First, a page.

Turkmen Gambling Info
By Reno Rollins
Casino gambling in Turkmenistan is legal, but it seems to be confined to the city of Ashgabat. No other form of gambling is legal, which is not uncommon for a predominantly Muslim nation.
Underground gambling has always existed in the country, but casinos were legalized so that they could be regulated and taxed. Tourists are advised to stay away from underground casinos in Turkmenistan, as they can be dangerous.
Casinos in Turkmenistan
Two legal casinos can be found in Turkmenistan. They are:
Ak-Altin Casino (Ashgabat, Turkmenistan) This casino is open daily from 7pm until 6am. There are 15 gaming machines and six table games (including Blackjack, Poker and Roulette). The premises also includes a 136-room hotel, two bars and two restaurants. For more information, call +993 12 363 495.
Grand Casino (Ashgabat, Turkmenistan) Open 24 hours a day, this casino has 150 gaming machines and 13 table games (including poker). A hotel, two bars and a restaurant are also located on the premises. For additional information, call +993 12 511 326.
Horse Racing in Turkmenistan
Turkmenistan is home to the Akhal-Teke, a breed of horse known for its intelligence, speed and endurance. These horses are an important part of the Turkmenistan culture, and citizens take great pride in them.
In autumn and spring, races are held at the Hippodrome in Ashgabat and the Turkmenbashi Stud Farm, located south of the city. No legal gambling is allowed at either of these venues.
Located in Central Asia, Turkmenistan is bordered by Afghanistan, Iran, Uzbekistan and Kazakhstan. The capital of the country is Ashgabat, which translates to “the city of love.”
During the fall of the Soviet Union, Turkmenistan declared independence on October 27th, 1991. It was one of the last republics to secede. In that same year, they joined the Commonwealth of Independent States, an organization made up of former Soviet republics. In 2005, they reduced their status in this organization to one of “associate member.”
Former Soviet leader Saparmurat Niyazov retained power in Turkmenistan after the fall of the Soviet Union. He eventually proclaimed himself Turkmenbashi (meaning “leader of the Turkmen people”) and established a cult of personality. In 1999, he declared himself President for Life.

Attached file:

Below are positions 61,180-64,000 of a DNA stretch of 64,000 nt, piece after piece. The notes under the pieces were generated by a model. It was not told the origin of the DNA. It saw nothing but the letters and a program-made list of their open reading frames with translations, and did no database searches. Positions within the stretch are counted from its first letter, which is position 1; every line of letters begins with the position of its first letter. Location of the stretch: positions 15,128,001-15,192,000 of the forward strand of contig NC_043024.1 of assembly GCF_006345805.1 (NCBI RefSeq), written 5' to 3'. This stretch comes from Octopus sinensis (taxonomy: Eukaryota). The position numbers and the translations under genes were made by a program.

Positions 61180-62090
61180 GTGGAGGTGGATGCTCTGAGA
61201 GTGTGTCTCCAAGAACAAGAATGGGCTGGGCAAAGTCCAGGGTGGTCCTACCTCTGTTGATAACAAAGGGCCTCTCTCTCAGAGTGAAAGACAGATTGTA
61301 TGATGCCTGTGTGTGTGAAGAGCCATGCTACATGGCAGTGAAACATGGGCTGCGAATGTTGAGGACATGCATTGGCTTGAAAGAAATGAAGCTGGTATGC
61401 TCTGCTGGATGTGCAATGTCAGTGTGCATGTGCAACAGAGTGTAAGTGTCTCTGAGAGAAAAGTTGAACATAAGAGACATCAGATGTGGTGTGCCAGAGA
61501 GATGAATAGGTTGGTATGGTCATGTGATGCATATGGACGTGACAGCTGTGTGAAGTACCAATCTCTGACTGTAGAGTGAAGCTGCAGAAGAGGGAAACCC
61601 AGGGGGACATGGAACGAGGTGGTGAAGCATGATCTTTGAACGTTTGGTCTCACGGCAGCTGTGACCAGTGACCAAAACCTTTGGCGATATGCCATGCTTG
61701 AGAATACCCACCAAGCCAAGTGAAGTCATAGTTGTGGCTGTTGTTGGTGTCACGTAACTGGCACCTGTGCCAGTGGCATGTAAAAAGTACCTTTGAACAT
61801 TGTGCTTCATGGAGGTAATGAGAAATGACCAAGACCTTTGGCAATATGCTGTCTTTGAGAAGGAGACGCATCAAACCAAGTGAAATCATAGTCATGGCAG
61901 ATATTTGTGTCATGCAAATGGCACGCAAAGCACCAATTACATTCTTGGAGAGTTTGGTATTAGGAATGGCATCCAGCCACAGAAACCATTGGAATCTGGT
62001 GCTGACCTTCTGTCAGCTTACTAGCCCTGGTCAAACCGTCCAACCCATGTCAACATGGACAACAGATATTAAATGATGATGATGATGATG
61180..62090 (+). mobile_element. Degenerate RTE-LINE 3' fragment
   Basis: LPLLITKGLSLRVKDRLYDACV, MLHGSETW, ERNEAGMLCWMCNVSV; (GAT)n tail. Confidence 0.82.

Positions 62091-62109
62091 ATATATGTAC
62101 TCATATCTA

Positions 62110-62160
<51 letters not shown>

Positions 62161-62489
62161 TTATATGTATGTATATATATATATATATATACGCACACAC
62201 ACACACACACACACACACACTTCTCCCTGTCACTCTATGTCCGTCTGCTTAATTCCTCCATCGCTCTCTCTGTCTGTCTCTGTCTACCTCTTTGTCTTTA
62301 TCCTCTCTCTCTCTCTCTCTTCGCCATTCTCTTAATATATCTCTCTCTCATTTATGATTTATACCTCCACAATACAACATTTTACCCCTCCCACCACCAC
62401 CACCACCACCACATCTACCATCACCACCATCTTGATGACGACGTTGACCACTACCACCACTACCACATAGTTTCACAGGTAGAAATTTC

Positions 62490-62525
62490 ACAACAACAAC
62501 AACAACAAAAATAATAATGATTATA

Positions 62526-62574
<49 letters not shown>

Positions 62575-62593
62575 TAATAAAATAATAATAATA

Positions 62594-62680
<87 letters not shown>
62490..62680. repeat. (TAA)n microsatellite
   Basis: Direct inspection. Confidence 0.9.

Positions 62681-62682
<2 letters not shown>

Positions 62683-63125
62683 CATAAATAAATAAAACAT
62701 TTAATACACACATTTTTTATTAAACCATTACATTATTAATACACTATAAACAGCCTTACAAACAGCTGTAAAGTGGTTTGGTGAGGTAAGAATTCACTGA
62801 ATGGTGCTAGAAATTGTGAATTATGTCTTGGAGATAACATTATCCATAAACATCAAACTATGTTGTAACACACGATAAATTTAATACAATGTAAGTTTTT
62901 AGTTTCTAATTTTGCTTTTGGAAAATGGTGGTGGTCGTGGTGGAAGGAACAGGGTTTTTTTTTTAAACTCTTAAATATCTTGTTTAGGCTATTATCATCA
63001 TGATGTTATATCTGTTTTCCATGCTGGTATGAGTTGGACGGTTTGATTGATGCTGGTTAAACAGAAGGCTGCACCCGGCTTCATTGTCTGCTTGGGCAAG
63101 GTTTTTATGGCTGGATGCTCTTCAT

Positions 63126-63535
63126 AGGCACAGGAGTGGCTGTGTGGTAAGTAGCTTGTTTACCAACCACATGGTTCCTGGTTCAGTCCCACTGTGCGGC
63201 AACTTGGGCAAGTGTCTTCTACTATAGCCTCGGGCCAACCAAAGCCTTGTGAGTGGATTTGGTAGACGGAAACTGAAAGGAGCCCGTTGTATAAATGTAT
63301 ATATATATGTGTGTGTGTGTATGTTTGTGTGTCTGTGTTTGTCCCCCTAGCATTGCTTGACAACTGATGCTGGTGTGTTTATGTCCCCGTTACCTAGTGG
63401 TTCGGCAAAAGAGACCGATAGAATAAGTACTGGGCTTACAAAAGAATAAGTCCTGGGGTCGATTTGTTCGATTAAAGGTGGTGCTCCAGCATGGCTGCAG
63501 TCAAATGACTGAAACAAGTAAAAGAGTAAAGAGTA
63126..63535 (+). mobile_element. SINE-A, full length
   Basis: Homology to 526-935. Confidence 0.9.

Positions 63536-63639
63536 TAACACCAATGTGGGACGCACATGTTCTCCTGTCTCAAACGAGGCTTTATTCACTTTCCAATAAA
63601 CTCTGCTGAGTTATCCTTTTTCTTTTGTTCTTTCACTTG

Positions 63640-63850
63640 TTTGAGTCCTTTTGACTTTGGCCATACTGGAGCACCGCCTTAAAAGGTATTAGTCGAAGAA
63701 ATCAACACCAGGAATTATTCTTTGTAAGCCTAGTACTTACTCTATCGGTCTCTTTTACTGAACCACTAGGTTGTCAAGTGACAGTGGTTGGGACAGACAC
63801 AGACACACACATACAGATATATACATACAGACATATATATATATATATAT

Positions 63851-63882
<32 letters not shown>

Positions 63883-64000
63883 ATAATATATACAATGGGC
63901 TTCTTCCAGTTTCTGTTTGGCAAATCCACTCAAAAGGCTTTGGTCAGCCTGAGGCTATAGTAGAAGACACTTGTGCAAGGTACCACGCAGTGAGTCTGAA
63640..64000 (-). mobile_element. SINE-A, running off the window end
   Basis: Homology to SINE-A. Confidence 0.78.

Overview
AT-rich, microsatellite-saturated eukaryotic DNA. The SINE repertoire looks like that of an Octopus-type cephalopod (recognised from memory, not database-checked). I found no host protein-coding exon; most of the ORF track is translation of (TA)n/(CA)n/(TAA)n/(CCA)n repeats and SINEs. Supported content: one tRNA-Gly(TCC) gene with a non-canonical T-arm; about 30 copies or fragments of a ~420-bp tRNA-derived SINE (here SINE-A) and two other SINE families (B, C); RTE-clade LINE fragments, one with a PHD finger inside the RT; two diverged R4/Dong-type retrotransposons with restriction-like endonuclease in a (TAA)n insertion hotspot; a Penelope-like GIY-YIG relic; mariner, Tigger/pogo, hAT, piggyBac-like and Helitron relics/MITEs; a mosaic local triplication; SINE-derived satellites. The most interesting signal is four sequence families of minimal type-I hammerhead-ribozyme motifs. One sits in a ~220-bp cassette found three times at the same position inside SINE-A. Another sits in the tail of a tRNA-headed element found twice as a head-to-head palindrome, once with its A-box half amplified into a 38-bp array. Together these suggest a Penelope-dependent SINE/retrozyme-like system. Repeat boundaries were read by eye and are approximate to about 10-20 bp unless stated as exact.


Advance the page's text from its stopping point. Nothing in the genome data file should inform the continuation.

He died unexpectedly from cardiac arrest in 2006. Gurgangulv Berdimuhammedow became acting president, and rumors persisted that he was the illegitimate son of the former president. An election was held in 2007, with the acting president receiving 89% of the vote. Many outside observers, however, accused the election as being unfair.
Freedom of the press is heavily restricted in Turkmenistan, and the country has been accused of numerous human rights violations. Internet connections are scarce, and satellite dishes and cable television have been banned.
The country is divided into five provinces. They are:
- Ahal Province
Turkmenistan is the tenth-largest producer of cotton in the world. They also have the fifth-largest reserves of natural gas. The Turkmen Manat is the official currency of Turkmenistan.
Most citizens are ethnic Turkmens, although Uzbeks and Russians make up a minority. Other groups include Azeris, Kazakhs, Persians, Armenians, Koreans and Tatars.
The official language of the country is Turkmen. Russian, however, is still widely spoken by the population.
Eighty-nine percent of the population follows the teachings of Islam, while nine percent belong to the Eastern Orthodox Church. The religious affiliations of the remaining two percent are unknown.
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